Snitch movie review: The Rock, Dwayne Johnson, stars in thriller about teenage drug dealers

Like "Taken," which warned parents that their Europe-bound daughters just might end up as sex slaves requiring Liam Neeson to save them, "Snitch" is a sort of public-service announcement.

This time, we're alerted to the grim fate of accidental teenage drug dealers -- even those whose fathers look like action figures.

In "Snitch," an 18-year-old kid named Jason (Rafi Gavron) foolishly allows a friend to mail him a package of Ecstasy. Both are caught, but Jason's plight is worse: His friend frames him and therefore gets a reduced sentence, while Jason, with no one to rat out, faces a mandatory 10 years in prison.

Luckily, Jason's dad, John (Dwayne Johnson), after looking up "drug cartels" on Wikipedia, offers a deal to a U.S. attorney (a huffy Susan Sarandon): He'll go undercover into the drug trade and risk his own life, in exchange for leniency for his son.

Mobile users should click to see the movie trailer.

No one's going to mistake the massive Johnson (formerly a wrestling star known as The Rock) for a nuanced actor -- he sometimes falters in moments that require, say, acting while walking. But he's a likable, soothing presence, and he handles his devoted-father role with quiet confidence.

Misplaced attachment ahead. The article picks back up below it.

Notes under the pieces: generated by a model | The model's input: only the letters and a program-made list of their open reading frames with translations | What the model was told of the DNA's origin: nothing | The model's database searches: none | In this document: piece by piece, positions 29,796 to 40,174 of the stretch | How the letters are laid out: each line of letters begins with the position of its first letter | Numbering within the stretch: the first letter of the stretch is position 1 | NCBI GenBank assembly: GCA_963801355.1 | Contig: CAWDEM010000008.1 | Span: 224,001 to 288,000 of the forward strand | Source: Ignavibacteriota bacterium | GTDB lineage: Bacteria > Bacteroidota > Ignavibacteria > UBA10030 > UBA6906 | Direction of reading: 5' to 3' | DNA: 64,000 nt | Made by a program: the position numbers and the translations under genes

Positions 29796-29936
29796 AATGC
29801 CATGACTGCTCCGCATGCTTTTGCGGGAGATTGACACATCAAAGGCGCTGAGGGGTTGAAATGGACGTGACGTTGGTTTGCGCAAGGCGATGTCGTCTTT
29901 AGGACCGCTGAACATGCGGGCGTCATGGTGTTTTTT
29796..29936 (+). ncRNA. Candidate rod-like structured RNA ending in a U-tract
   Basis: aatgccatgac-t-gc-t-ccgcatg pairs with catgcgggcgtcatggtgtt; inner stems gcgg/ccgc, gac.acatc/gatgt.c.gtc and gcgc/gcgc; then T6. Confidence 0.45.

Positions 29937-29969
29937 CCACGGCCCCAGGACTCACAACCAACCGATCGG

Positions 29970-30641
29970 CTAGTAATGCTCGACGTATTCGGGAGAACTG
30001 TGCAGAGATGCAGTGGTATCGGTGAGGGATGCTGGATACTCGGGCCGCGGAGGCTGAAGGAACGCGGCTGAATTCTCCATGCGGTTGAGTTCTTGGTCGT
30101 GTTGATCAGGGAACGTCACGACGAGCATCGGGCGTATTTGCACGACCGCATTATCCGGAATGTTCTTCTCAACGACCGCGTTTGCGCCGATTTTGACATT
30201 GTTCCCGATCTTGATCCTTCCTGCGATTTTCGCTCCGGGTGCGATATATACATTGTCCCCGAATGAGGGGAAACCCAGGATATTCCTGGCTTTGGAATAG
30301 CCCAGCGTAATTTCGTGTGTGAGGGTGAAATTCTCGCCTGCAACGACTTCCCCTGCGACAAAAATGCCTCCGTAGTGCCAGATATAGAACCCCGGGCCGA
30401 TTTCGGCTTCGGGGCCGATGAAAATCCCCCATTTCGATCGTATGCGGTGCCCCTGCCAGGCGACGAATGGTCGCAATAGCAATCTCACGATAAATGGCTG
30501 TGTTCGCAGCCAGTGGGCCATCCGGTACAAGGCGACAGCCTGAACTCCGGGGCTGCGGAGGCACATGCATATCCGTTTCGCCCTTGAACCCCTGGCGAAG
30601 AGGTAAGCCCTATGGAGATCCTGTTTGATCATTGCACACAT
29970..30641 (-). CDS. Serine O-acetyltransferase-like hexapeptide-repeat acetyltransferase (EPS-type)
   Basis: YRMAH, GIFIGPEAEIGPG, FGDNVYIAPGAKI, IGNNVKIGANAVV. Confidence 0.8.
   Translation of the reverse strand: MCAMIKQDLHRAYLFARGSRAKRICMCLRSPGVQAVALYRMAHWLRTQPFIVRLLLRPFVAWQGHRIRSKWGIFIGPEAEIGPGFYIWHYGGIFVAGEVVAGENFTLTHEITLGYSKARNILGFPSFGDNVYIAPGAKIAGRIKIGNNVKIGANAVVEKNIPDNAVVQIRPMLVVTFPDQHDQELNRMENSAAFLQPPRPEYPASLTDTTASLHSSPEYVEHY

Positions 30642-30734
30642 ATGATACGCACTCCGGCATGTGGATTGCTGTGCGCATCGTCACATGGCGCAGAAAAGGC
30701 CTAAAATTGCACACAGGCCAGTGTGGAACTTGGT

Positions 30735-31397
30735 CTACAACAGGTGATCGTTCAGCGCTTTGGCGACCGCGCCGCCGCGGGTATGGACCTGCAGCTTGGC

Despite a couple of nifty car chases (including one in which a shiny truck even bigger than Johnson rolls and slides with unexpected and impressive grace), "Snitch" is more of a dramatic thriller than an action movie, and director Ric Roman Waugh fills it with close-ups, dark interiors and tense faces. (Johnson's default expression is a sort of concerned stoicism, which suits the content well.)

It's a competent if unremarkable film, even though it lacks a certain suspense -- you never fear for a moment that John won't persevere in his quest to nab bad guys, save his son and amble into the sunset. Johnson, with his low-key charisma, may not yet be an actor, but he's certainly a movie star.

Rated PG-13 for drug content and sequences of violence.

112 minutes.

(Contact Moira Macdonald at

(Distributed by Scripps Howard News Service,


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